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Pregnancy supplements questioned

18th January 2008

Pregnant women may boost their babies’ health more by taking multiple micronutrient supplementation (MMN) than iron and folic acid, research suggests.

Indonesian scientists found that MMN is more effective than iron and folic acid (IFA) supplements alone at preventing early infant death and foetal loss.

Previous studies have linked to MMN to improvements in birth weight, gestational length and other factors but others have shown no advantages.

For the latest study, published today in the Lancet journal, scientists at the University of Mataram studied 31,290 pregnant women in Indonesia.

One group (15,486 women) received IFA while the other (15,804) was given MMN.

The IFA group had 30mg iron and 400microgram folic acid and the MMN group had the same doses plus vitamins A, C, D, E B1, B2, B6, B12, niacin, zinc, copper, selenium and iodine.

Supplements were taken from enrolment in the study to 90 days after giving birth.

Children of women taking MMN had an 18 per cent reduction in early infant mortality (deaths in the first 90 days after birth) compared to those given IFA.

The positive effect was most pronounced in mothers who were undernourished or anaemic, with reductions in early infant mortality of 25 per cent and 38 per cent respectively.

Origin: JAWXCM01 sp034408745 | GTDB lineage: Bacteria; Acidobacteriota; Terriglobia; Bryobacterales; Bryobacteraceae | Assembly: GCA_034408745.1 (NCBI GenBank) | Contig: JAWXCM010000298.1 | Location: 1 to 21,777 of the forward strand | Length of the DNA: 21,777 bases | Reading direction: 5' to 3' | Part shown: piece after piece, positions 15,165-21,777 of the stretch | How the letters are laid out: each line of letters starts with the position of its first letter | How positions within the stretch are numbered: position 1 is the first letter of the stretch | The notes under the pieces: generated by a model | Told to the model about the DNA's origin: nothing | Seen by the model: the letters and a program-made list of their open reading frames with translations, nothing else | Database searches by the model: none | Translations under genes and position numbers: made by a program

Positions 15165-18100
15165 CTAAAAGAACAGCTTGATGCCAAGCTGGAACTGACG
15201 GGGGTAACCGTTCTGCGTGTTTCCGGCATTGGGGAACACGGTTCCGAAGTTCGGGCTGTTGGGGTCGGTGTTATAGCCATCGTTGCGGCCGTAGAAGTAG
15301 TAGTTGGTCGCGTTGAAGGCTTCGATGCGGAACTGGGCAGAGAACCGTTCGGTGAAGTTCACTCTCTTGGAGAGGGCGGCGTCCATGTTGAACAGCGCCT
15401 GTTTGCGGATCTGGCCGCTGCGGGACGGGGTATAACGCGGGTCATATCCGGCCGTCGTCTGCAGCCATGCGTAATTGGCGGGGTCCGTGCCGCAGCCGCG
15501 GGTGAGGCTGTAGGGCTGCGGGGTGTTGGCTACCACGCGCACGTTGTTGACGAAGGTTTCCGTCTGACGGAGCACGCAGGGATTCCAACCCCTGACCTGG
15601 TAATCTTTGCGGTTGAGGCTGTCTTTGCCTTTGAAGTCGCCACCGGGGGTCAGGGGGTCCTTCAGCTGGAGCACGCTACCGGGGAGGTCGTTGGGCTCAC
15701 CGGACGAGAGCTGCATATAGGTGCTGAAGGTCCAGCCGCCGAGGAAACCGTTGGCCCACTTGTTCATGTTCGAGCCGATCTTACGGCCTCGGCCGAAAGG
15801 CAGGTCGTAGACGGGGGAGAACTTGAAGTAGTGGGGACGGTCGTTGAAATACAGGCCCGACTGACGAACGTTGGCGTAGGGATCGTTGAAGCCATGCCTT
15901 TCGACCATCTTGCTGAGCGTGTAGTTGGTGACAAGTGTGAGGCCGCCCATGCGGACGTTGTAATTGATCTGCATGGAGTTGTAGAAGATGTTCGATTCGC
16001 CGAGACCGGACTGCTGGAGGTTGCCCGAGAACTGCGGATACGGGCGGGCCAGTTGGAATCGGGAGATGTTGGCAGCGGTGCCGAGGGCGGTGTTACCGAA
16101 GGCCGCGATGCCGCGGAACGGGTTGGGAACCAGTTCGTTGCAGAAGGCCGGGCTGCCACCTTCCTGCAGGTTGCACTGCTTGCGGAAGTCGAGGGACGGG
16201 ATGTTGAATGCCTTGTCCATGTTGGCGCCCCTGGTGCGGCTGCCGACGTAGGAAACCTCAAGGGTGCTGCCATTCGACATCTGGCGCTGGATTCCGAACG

Reductions in combined foetal loss and early infant mortality were also greater for women given MMN compared with IFA.

Risk of lower birthweight was also reduced.

“Our study suggests that maternal MMN supplementation, compared with IFA, reduced early infant mortality,” the researchers conclude.

“This effect was seen predominantly after the first five days of life, and was most pronounced from days 29 to 90 after birth. Effects were greater in women consuming larger numbers of supplements and in those who were anaemic or undernourished at enrolment.”

In an accompanying comment in the Lancet, Professor Zulfiqar Bhutta and Dr Batool Haider from Pakistan’s Aga Khan University said the findings provide a strong argument for larger effectiveness trials of maternal multiple micronutrient supplementation.

“In view of the controversy surrounding these supplements and birth outcomes, these trials must be done in programmatic settings with strong monitoring and evaluation components,” they said.

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